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15.11.2011. Author administrator

European mink is critically endangered species

Everybody has heard about the damage done by American mink to bird populations, but it turns out, that it has also had a deep negative impact on the population of European mink.

On November 10, 2011, the International Union for Conservation of Nature (IUCN) Red List  team published the results of this year’s update of the estimated conservation status of species. With this estimate the status of at present altogether 61 900 species has been reviewed using objective criteria. In the present assessment the European mink was raised to the critically endangered category. Belonging there means that the species is considered to be critically near extinction.

Among all the predators in the world eight other species are judged to be in the same critical state of danger of extinction. Among all mammals in Europe there are four species besides the European mink in this category, including two predator species: the Iberian mink and the Mediterranean monk seal.

The move of the European mink to a critically endangered species does not in itself mean that its state has worsened drastically from the previous estimate, in 1996, of the global state of the species. The opinion was voiced already then that the European mink might belong to the critically endangered species but lacking sufficient evidence from Russia this could not be ascertained and the European mink stayed in the lower, endangered species category. In this year’s estimate the evidence lacking earlier is included and this made it possible to ascertain the real state of the species.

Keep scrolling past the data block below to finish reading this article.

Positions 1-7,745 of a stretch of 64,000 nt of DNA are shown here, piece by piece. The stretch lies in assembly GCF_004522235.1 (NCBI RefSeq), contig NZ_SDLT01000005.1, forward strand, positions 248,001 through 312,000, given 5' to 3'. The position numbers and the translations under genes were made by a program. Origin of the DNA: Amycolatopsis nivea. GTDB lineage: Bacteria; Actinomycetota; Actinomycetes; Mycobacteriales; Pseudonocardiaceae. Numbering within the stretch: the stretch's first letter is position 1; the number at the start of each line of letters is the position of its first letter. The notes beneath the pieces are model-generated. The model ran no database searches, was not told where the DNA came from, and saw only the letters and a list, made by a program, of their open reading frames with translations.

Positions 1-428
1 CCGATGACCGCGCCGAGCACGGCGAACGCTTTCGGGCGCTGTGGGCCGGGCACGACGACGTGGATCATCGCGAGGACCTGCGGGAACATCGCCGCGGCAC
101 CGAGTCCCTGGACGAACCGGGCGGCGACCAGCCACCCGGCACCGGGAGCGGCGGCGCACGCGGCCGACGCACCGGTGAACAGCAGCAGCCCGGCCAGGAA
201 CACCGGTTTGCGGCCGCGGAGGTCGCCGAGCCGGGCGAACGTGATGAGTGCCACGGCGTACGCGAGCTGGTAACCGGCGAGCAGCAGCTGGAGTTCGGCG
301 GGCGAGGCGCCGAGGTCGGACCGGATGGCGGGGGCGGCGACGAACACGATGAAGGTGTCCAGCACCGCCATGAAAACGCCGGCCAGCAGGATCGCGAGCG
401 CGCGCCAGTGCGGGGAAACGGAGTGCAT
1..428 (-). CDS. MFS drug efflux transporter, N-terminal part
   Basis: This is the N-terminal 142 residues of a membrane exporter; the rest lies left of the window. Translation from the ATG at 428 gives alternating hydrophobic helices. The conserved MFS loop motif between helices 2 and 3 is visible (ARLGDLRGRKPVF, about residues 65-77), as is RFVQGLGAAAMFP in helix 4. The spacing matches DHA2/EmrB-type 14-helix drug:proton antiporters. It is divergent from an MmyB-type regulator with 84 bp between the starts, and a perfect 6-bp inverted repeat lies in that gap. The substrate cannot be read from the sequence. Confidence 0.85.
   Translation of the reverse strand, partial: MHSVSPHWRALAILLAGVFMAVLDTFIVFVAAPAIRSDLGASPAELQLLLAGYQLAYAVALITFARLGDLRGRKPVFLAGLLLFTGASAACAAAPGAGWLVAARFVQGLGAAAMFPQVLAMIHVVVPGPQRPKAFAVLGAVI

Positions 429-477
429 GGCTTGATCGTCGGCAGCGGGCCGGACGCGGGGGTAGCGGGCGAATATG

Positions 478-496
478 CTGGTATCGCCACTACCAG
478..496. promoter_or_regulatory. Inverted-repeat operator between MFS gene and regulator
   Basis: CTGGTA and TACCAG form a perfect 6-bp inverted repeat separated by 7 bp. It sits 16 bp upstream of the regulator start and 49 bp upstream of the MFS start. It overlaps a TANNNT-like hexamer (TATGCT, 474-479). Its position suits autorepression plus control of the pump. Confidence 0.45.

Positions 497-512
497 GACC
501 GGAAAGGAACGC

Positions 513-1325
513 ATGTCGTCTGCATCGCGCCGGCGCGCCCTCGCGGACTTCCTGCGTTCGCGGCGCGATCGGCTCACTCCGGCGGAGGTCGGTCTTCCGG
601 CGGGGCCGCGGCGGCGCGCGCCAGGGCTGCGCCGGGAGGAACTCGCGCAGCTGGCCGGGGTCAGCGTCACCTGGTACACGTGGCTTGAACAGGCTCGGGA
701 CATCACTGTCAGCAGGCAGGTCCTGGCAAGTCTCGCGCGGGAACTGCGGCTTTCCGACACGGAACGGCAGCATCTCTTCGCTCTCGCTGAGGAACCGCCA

The decline and extinction of the European Mink cannot be explained with single universal factor. The main factors operating the extinction have been (1) habitat loss, (2) over- exploitation and (3) impact of alien American Mink.

In the European continent, human activities have resulted in large-scale alteration of landscapes, which has had a substantial impact on various habitats and their species. The European Mink has proved to be sensitive to human-induced environmental change and disturbance. As the type and extent of human influence on the species and its biotope has varied in time and between regions in Europe, also the set of factors contributing to the extinction has varied.

The role of the alien American Mink deserves a special attention. Its role has been noted in several reports as a secondary or not at all important factor, usually emphasizing that the decline of the European Mink started before the invasion of American Mink. Further, although there are “time-shot” records on the co-existence of the two mink species, no records demonstrating long-term sympatric coexistence of the two mink species have been traced. Numerous records reveal the local replacement of the European Mink with the American Mink, but no opposite events have been reported. This means that the presence of the American Mink in wide territories across Europe makes the efforts for species recovery a very complicated task.

Source:; IUCN

Tags: american mink, european mink


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